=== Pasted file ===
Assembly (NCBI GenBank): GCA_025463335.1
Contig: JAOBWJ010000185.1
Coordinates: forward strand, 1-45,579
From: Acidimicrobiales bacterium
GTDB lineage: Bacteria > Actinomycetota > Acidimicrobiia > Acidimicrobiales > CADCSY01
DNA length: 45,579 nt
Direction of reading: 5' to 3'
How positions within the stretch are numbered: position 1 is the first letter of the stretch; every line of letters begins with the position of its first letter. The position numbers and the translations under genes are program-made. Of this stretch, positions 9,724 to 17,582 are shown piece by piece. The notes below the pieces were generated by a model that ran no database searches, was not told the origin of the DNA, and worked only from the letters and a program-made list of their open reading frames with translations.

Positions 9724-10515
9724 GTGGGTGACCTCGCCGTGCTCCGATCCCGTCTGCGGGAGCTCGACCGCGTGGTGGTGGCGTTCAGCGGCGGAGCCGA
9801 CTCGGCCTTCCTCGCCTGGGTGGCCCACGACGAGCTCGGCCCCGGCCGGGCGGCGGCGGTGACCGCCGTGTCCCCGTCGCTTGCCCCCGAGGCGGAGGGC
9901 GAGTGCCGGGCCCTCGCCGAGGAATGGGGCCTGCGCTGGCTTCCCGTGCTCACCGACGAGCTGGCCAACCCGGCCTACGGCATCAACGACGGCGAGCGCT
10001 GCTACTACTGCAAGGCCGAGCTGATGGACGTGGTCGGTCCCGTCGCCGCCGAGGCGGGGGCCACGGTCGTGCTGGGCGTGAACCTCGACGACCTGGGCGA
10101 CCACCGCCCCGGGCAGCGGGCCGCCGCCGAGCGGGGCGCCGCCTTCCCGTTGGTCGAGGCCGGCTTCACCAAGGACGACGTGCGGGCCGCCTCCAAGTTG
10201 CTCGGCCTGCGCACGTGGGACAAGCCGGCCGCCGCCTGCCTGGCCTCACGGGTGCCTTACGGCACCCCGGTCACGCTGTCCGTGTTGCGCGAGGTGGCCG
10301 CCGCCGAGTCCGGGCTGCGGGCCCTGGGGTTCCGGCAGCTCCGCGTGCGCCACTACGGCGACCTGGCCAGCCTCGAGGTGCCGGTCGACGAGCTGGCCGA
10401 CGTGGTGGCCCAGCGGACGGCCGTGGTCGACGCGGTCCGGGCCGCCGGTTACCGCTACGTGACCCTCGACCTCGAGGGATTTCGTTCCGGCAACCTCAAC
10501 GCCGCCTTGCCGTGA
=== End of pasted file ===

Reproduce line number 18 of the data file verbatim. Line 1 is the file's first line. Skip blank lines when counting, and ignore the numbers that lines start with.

10501 GCCGCCTTGCCGTGA